The last post...of the year. "It’s a dangerous business, Frodo, going out of your door...". The Hobbit by John Ronald Reuel Tolkien was the first book I read at secondary school (Grammar, if you must know) and has just been released (already to rave reviews) as the first film of a second trilogy by Peter Jackson whose 'cinematic interpretation of [Lord of The] Rings was generally faithful to the books and equally potent'; you'll be pleased to know I'm not even going to try to summarise the plot. 'The Hobbit' and 'Lord of The Rings' are both in the top THREE in the list of best-selling single-volume books [ever], which is nice [Wiki]. Anyway, 'To the point!' I hear you cry: I leave you with a question from David Platt and Standpoint Magazine: "Why Do Precious Leftists Loathe Tolkien's Shire?" [Link]:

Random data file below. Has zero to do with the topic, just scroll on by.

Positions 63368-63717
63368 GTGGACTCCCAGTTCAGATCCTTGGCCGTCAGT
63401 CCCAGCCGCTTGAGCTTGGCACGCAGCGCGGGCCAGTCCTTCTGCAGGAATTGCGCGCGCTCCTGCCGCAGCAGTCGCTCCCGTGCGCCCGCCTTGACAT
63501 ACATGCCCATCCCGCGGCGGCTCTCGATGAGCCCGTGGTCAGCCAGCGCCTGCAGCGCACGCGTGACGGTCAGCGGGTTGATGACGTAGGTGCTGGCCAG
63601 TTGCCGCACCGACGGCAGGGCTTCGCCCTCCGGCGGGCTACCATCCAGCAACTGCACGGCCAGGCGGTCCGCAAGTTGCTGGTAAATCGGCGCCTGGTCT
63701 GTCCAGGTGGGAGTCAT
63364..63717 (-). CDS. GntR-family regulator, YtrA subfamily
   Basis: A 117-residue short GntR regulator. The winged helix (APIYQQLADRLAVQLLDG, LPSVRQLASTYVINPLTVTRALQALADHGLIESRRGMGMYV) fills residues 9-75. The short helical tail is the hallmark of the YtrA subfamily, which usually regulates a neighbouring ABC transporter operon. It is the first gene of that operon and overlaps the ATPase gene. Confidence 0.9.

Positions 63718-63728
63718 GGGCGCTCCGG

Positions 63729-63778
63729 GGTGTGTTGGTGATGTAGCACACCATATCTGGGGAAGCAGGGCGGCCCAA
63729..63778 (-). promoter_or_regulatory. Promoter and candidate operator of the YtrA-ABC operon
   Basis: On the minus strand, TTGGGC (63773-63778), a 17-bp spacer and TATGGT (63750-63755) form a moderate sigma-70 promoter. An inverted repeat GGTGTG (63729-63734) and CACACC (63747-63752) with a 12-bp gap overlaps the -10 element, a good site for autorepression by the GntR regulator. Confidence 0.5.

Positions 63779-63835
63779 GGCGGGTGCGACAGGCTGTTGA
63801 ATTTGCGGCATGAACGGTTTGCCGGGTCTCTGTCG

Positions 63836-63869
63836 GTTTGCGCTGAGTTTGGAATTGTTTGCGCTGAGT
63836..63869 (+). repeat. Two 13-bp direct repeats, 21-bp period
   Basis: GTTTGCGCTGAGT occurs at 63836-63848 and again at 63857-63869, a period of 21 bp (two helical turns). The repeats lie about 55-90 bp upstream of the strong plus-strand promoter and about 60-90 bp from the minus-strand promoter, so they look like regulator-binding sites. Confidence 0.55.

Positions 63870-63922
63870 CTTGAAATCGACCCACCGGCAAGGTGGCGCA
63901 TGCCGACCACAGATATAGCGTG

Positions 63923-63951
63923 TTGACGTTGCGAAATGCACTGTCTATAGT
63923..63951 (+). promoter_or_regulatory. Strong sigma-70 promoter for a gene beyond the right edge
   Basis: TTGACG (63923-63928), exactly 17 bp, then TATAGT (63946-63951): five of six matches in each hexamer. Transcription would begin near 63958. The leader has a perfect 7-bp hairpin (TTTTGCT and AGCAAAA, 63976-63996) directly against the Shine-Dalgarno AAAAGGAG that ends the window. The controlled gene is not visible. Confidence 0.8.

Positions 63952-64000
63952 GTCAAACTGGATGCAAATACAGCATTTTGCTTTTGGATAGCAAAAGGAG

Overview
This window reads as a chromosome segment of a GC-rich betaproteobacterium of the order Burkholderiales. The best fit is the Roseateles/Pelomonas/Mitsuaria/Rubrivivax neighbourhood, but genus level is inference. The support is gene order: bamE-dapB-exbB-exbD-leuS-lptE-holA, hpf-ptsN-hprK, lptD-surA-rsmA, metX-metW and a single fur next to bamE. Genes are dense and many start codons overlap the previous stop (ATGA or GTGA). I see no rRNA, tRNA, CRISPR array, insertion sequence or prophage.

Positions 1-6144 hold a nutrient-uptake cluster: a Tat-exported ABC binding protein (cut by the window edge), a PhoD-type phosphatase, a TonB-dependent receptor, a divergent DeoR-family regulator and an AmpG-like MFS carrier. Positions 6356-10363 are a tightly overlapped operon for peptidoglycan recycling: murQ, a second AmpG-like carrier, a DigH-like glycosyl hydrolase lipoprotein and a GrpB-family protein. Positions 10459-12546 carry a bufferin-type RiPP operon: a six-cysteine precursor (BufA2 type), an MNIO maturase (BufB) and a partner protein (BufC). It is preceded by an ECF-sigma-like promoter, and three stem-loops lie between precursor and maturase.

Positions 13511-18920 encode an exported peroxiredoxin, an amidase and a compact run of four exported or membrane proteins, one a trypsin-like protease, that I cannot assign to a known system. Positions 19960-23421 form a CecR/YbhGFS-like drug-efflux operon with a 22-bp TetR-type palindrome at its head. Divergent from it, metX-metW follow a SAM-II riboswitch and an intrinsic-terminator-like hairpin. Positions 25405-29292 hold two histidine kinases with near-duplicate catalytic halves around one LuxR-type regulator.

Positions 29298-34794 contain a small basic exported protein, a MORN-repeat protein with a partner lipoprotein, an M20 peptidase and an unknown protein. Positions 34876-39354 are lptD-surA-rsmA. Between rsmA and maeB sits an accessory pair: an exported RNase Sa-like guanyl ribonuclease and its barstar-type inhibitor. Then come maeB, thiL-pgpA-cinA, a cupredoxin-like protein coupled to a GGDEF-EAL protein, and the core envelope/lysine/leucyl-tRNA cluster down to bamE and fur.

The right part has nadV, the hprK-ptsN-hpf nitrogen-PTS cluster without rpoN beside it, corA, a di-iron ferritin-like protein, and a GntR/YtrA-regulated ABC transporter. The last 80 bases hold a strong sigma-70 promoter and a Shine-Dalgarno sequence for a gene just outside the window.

"[...] Tolkien presaged the postwar destruction of English life and the dismantling of our cohesive social conventions. The yeoman-republic of the Shire was largely unregulated but governed by a common understanding of how people should behave in order for society to function [...] This professor of Anglo-Saxon would have loathed our brave new world with government of thought and deed by state regulation and acronym. Tolkien offers us instead a world of self-governing free people with, perhaps, an excessive reverence for the past over the future."Cheers! Good luck and good health; 'see' you next year.